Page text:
Rachel Carson Trail is a 3.7 mile moderately trafficked loop trail located near Brookeville, MD that features a river and is rated as moderate. The trail offers a number of activity options and is accessible from March until October. Dogs are also able to use this trail.
A very scenic 2.3 mile trail near Flintridge, Maryland Rachel Carson Conservation Park is about 2.3 miles long and located near Flintridge, Maryland. The trail is great for hiking and normally takes 1-3 hours. This hidden gem is densely populated by numerous species of wildlife, high quality forest and features spectacular rock and massive boulder out-cropping throughout the park. This area remains undeveloped for some of the best hiking trails around! The Hawlings River passes through the park and almost the entire hike is along this beautiful river. Rachel Carson offers 650 acres of undisturbed wooded parkland and trails surrounding the Hawlings River in upper Montgomery County. Trail Information Activity Type: Hiking Nearby City: Brookeville Length: 4-6 miles of natural surface trails Elevation Gain: Minimal Trail Type: Modified Loop Skill Level: Easy Side of Moderate Season: Year-round Amenities: This is a "conservation park," which means there are no bathrooms and no water available.
Start off in an open field. Head into the woods and down to a river creek. Dogs love swimming here. Good easy hike.
First time on this trail and I love it! Very quiet on a Saturday afternoon. Pretty decent trails for running, and with additional loops added in you can easily stretch the mileage out. Only looped the same trail twice and got a solid 5.25 miles in. With recent storms, some of the more narrow trails that run along the creek are a little overgrown and have a few branches here and there. But overall a very well maintained area and perfect for some peaceful hiking/running.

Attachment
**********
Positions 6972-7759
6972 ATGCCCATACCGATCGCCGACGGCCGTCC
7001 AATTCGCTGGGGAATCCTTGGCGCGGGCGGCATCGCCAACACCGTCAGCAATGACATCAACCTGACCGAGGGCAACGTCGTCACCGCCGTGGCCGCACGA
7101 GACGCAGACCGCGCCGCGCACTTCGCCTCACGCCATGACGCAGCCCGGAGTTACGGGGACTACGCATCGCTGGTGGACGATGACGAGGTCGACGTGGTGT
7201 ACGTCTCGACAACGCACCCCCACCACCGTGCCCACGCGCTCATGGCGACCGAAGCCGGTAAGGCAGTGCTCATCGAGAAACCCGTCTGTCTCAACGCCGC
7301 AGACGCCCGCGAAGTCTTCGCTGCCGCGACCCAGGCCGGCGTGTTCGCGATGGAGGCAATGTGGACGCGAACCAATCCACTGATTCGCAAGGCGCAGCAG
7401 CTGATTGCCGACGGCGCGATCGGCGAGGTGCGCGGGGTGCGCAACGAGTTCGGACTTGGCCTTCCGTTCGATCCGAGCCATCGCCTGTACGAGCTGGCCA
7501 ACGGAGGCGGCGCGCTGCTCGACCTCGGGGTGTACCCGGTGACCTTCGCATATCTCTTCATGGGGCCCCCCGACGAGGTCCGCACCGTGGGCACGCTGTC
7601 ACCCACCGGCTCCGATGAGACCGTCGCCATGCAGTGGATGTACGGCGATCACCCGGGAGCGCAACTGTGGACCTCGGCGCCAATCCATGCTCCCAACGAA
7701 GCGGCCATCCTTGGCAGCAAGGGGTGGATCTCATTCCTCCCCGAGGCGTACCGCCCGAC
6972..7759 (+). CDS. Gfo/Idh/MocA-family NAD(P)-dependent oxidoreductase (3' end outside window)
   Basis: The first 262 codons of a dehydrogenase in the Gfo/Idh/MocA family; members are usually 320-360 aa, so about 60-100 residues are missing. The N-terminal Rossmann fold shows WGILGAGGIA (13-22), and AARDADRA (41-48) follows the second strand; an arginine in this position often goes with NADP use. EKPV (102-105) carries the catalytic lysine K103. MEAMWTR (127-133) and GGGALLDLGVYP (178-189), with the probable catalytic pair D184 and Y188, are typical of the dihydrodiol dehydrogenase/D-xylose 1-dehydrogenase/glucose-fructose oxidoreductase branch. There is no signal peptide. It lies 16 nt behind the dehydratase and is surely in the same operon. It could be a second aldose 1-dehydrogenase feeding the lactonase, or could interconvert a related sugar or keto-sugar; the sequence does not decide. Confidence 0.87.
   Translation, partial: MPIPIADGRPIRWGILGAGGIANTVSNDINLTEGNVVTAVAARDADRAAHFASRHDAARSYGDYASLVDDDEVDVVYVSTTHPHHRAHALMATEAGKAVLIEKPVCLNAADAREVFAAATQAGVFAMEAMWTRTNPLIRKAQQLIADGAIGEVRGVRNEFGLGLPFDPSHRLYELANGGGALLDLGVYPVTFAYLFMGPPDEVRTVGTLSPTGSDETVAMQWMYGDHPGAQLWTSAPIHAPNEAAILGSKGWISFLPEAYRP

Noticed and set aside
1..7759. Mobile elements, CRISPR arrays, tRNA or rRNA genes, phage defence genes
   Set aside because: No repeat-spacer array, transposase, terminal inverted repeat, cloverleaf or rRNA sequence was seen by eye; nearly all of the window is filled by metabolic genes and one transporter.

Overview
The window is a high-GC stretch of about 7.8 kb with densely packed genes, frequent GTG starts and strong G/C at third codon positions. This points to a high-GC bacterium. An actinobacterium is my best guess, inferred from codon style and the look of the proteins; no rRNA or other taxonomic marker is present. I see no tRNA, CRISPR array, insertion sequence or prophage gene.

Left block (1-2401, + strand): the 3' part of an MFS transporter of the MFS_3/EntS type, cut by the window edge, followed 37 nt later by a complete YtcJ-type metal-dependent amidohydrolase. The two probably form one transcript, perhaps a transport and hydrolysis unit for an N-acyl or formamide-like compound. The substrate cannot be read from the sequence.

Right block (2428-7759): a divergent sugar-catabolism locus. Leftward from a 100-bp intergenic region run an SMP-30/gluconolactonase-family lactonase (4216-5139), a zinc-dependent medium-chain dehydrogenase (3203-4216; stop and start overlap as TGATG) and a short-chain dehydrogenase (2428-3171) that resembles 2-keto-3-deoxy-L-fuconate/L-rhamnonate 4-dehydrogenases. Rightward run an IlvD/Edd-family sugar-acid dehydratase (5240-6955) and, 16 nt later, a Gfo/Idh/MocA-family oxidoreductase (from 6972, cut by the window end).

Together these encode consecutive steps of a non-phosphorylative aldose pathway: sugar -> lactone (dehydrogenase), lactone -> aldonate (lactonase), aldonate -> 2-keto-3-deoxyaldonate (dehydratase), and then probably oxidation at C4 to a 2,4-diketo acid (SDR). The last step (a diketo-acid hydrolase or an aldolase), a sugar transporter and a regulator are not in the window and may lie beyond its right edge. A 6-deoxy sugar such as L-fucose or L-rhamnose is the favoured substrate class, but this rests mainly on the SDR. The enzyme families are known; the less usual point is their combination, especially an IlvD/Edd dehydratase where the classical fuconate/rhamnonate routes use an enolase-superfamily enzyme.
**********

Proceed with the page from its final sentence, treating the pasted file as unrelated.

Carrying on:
Comfortable and relatively easy hike. The trailhead wasn't noted on here so I'll tell you it's at the corner of roads Sundown and Zion. Parking was free and in a high visibility area, which enhanced the safety of my vehicle. The trail itself is a distinct common area shared by people, dogs, and horses. If you want to walk just off the beaten path like I did, you can do so and still follow the light blue marks along the tree line for directions. I personally found two Geocahces, which was awesome, but there are a lot more to be found! The picture doesn't really do the water there justice. It was just a tiny creek that I was able to walk across with ease. Overall, I definitely enjoyed it and I'll be back!
I had been itching to get out for a while a didn't want to go to far from Brookeville. Great afternoon in the woods. Starting out in an open field is a small loop nature trail which after a short 1/4 mile maybe joins the Rachel Carson Trail. Before long I was deep in the woods with some impressive old growth forest, even found a Chestnut tree. Beautiful walk along Hawlings River made for a really pleasant walk. Saw no other hikers, mostly saw evidence of horse travel. The trail in this park does share some trail with Horse back.
We actually looped around the trails to get a 3.5 mile hike out of it. Nice quiet place and not to difficult to follow. Got to spot deer as well. For those of you who cache or letterbox, there are things for you to search as well as walk. (Including a tough cache...)
The park itself is somewhat small, being only 650 acres, but packs some fun within its borders. Rachel Carson Park has a few small bodies of water, including a pond with teeming with frogs and the Hawling River, which is small, but refreshingly cool in the summer as well as about 6 miles worth of trails that circle the entire park. Most of these trails are under the trees and once you get away from the borders, the area becomes quite peaceful with the sounds of the river and nature. The trails are in general very easy walks with brush overhanging the trails in parts, but staying on the paths is easy. The place is also very seldom used. The 4-5 times I've been there, I have run into no more than 3 people per trip, and none of them deeper than a half mile into the trails. Once you get to know the place, it'll feel like you'll have a little piece of nature to yourself every time you go out there.